With many daycares still closed and schools operating on full or part-time virtual schedules, it has never been more difficult to be a working parent. The key to helping team members find balance amidst the chaos is flexibility. Work with colleagues one-on-one to create customized solutions that work for them. Is it possible to shift their hours to earlier in the morning or later in the evening? Can they work a longer day on Monday in exchange for a shorter day on Tuesday? If you’re holding on to the 9 to 5 workday, now is the time to consider more flexible options that can significantly reduce employee stress.   


Despite our best social distancing and mask-wearing efforts, some of us will contract COVID-19. To date, 140 One Call employees have contracted the virus. When faced with a positive test result, the last thing we want employees to worry about is whether they’ll be able to get time off from work, and whether that time will be paid. This is the time to be sympathetic – to do everything possible to enable employees to focus solely on their recovery.

Our solution to this dilemma was to establish Emergency Leave Pay (ELP) – a separate bucket of paid time off available for employees who contract the virus or who are caring for a COVID-19-positive immediate family member. Since last April, we have paid out more than 1,000 days of ELP to our team members.  


Last, but certainly not least – be generous. COVID-19 forced our company to take a step back – we realized we needed to apply our mission of getting injured workers the care they need, when they need it to our colleagues. 

This led to the creation of The One Call Foundation, a 501(c)(3) non-profit charity to help our team members during times of significant need. The idea for the foundation originally came about due to COVID-19, but it has since been expanded to serve colleagues across the broadest set of needs. The foundation provides support to our One Call team members who encounter any tragic life event – loss from a natural disaster, a family member suffering from a serious or fatal illness, or a car accident, for example. The company provides substantial seed funding for the foundation, and we make it possible for colleagues, clients, and partners to contribute if they are able.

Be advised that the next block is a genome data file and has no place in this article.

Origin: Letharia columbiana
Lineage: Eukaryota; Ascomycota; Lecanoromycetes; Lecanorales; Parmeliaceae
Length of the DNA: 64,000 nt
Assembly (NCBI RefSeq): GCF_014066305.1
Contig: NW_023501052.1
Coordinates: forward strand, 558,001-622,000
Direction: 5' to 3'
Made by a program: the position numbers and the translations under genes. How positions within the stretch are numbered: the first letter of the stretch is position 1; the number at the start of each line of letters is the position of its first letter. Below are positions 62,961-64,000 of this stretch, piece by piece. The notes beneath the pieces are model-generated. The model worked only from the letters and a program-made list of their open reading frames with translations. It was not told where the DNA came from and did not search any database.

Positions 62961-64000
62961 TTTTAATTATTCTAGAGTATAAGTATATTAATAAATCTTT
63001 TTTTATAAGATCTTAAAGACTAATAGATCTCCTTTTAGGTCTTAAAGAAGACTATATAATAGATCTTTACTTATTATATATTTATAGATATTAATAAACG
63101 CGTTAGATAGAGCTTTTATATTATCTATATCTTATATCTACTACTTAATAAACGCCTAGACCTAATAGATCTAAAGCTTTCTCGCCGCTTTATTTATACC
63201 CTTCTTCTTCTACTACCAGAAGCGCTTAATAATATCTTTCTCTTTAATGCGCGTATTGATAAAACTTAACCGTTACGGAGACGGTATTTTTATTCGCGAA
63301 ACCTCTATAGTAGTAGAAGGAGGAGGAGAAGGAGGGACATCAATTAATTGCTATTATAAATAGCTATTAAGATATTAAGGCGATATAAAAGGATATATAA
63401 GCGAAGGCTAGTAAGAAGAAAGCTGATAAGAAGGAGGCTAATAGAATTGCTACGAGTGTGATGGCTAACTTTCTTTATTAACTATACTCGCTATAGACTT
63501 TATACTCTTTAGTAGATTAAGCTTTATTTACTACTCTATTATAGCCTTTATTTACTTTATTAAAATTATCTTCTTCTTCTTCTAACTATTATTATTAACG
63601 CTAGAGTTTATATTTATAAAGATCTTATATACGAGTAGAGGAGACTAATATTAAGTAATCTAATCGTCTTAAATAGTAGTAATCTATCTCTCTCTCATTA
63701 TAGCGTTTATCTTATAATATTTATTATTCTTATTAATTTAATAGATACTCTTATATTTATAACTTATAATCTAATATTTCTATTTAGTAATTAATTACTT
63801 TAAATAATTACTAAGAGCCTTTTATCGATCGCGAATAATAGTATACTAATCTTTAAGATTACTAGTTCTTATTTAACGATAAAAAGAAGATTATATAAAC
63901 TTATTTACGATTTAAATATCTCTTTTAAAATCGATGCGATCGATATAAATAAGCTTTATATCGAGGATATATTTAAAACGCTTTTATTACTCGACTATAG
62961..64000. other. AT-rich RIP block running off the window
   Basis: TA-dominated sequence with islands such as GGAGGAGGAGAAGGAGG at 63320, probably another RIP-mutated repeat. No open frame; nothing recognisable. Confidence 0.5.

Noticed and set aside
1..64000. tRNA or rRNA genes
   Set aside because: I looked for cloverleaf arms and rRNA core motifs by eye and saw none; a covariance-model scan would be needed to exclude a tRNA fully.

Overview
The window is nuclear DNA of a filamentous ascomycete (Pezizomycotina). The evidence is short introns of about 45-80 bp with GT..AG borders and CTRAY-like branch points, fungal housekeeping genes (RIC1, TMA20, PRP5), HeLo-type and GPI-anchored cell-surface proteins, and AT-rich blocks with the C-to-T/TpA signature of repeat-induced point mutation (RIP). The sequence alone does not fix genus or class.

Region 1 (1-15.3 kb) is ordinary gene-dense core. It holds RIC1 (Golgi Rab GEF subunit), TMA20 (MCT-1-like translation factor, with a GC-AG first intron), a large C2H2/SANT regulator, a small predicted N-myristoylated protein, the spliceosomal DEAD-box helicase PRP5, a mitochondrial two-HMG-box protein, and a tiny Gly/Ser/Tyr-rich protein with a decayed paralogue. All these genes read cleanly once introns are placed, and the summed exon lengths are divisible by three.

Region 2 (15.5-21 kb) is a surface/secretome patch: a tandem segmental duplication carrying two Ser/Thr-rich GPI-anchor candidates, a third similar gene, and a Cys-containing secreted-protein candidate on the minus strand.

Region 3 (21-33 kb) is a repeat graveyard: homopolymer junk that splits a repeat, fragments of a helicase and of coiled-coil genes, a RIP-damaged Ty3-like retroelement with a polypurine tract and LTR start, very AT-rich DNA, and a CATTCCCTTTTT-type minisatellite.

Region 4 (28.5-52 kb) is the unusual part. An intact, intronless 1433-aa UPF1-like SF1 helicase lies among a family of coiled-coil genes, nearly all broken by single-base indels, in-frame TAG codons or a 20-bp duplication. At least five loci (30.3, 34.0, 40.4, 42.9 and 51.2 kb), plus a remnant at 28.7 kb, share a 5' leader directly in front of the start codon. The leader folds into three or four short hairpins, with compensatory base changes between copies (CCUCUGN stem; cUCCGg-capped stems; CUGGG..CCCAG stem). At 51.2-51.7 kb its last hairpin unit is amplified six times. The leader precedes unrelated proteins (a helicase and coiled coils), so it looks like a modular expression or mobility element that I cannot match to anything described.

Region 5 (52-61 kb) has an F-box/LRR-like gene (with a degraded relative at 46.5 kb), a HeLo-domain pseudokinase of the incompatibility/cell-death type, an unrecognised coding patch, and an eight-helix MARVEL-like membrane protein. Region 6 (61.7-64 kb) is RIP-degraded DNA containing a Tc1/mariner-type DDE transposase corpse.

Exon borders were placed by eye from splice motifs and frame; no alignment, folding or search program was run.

As of today, the foundation has provided tens of thousands of dollars to colleagues who needed our help. These grants have helped cover utility bills, medical bills, housing payments, and many other critical expenses.

Before we can best take care of injured workers, we must take care of each other 

However you decide to do it, the goal of 2021 must be to create solutions, not barriers.  We need to collaborate and break down silos internal to our organizations and between our companies and others.  We’ve all been metaphorically holding our breath for almost a year – and the journey continues. 

Let’s work together to share ideas, solve problems, and create initiatives that lead us all to a better place and allow us to pause and take a much-needed, collective sigh of relief.

This article was featured on WorkCompWire.